As an Islamic Republic, Pakistan treats its women as responsible ‘individuals/adults’ liable to pay all government taxes on incomes, savings, investments and property. A Pakistani Muslim professional woman is not expected to hide behind her wali or male guardian (and /or chaperone) on this account and claim exemption from taxes. If the expectation that she be duty-bound and clear all dues to the State and Government of Pakistan is warranted than so is the expectation from the State and Government of Pakistan to be rights-bound and thereby safeguard women’s freedoms while protecting them against any forms of harassment in the real and/or virtual world.

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This article highlights the globalized personhood of young women artists of Pakistan in the backdrop of gender nationalism. Towards the end a few major issues in digital governance of Pakistan are discussed. The main premise of the argument remains that Pakistan’s women artists have a right to uphold their ‘occupational’ identity without getting stigmatized in the process and more than anyone, the State and government of Islamic Republic of Pakistan is responsible for putting an end to online misogyny by investing in providing innovative digital solutions. In this regard the National Commission on the Status of Women (NCSW), Islamabad, should take lead in planning a policy initiative that involves women artists, state/government institutions and the technology sector.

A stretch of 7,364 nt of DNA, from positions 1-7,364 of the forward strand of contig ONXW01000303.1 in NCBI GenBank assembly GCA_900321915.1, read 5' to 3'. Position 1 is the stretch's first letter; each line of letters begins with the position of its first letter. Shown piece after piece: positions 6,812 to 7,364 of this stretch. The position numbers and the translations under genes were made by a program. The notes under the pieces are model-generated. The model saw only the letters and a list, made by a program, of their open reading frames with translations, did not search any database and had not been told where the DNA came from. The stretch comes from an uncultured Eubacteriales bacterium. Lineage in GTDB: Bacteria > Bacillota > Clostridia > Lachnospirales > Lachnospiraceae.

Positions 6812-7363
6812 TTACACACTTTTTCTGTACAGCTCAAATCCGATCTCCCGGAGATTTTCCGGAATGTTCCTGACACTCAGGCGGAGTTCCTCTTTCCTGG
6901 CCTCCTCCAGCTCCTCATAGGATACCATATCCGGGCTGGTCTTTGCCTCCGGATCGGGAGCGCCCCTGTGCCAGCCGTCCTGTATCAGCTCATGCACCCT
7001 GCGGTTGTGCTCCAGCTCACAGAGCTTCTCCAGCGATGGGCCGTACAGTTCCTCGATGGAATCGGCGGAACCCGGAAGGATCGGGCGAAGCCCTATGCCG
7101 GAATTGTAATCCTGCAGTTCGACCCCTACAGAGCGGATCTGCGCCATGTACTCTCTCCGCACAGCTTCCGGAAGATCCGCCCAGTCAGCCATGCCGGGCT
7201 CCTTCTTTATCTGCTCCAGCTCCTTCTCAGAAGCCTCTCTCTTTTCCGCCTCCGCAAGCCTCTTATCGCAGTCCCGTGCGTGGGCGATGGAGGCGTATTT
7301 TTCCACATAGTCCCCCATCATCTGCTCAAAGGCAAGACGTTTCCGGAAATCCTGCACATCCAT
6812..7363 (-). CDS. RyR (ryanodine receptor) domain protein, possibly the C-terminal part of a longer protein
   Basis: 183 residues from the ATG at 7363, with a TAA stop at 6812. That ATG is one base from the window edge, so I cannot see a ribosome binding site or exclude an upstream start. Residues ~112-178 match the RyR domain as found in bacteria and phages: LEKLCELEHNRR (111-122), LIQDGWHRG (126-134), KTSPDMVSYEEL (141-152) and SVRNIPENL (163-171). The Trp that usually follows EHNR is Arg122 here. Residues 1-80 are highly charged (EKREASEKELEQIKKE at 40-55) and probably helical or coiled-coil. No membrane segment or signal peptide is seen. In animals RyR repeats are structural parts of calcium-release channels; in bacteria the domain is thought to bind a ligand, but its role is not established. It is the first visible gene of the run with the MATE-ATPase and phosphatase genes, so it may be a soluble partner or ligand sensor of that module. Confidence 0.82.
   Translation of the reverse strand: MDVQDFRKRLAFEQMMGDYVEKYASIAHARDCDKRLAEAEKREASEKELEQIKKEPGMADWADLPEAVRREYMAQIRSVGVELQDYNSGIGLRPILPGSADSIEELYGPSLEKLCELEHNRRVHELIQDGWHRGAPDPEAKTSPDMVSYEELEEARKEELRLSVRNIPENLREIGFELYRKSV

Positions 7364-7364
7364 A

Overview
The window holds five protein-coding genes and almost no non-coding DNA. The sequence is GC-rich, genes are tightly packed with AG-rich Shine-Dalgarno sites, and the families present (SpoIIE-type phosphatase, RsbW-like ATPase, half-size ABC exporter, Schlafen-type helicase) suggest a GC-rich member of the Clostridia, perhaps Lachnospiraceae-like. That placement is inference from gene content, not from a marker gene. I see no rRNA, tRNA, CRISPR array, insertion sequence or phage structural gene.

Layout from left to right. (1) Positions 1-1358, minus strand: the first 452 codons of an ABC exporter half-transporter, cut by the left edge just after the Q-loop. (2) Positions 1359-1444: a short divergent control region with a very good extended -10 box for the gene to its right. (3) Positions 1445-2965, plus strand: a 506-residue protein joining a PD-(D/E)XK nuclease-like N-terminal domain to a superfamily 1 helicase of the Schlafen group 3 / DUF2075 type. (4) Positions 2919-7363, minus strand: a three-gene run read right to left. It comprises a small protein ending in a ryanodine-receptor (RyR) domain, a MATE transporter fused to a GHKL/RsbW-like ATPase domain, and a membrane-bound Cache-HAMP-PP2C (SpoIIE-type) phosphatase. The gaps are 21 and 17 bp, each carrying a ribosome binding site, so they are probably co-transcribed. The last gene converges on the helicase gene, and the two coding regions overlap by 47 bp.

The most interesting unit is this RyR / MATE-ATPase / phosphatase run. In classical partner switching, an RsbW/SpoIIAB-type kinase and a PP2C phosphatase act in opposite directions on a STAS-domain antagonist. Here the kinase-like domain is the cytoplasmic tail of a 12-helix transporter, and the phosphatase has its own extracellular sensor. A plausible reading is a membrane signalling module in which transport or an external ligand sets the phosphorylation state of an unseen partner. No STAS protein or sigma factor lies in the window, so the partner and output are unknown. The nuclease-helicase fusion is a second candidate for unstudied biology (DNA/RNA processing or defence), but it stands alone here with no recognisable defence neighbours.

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Brazil’s President-elect Jair Bolsonaro campaigned on far-right nationalism, romanticizing military dictatorship and making explicit appeals to racism, misogyny, transphobia, and homophobia. His politics has drawn comparisons to President Trump—gaining him the title of the “Trump of the Tropics?”—but his embrace of extreme policies veers beyond populism and toward outright fascism. Bolsonaro’s history of inflammatory remarks […]

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The World Peace Foundation at The Fletcher School (Tufts University) has published a report by Professor Martha Mundy, The Strategies of the Coalition in the Yemen War,” that provides comprehensive analysis of patterns of targeting civilian, agricultural and fishing sites by the Saudi Arabia-led coalition in the on-going Yemen war. The Coalition is backing the internationally recognized government of Abd-Rabbuh Mansour Hadi, in the war against the “Houthi rebels” – the “Salvation/Rescue Government” of Ansarallah and its allies based in Sana’a. The war has brought Yemen to the brink of famine, with an estimated 22 million people in need of food aid.

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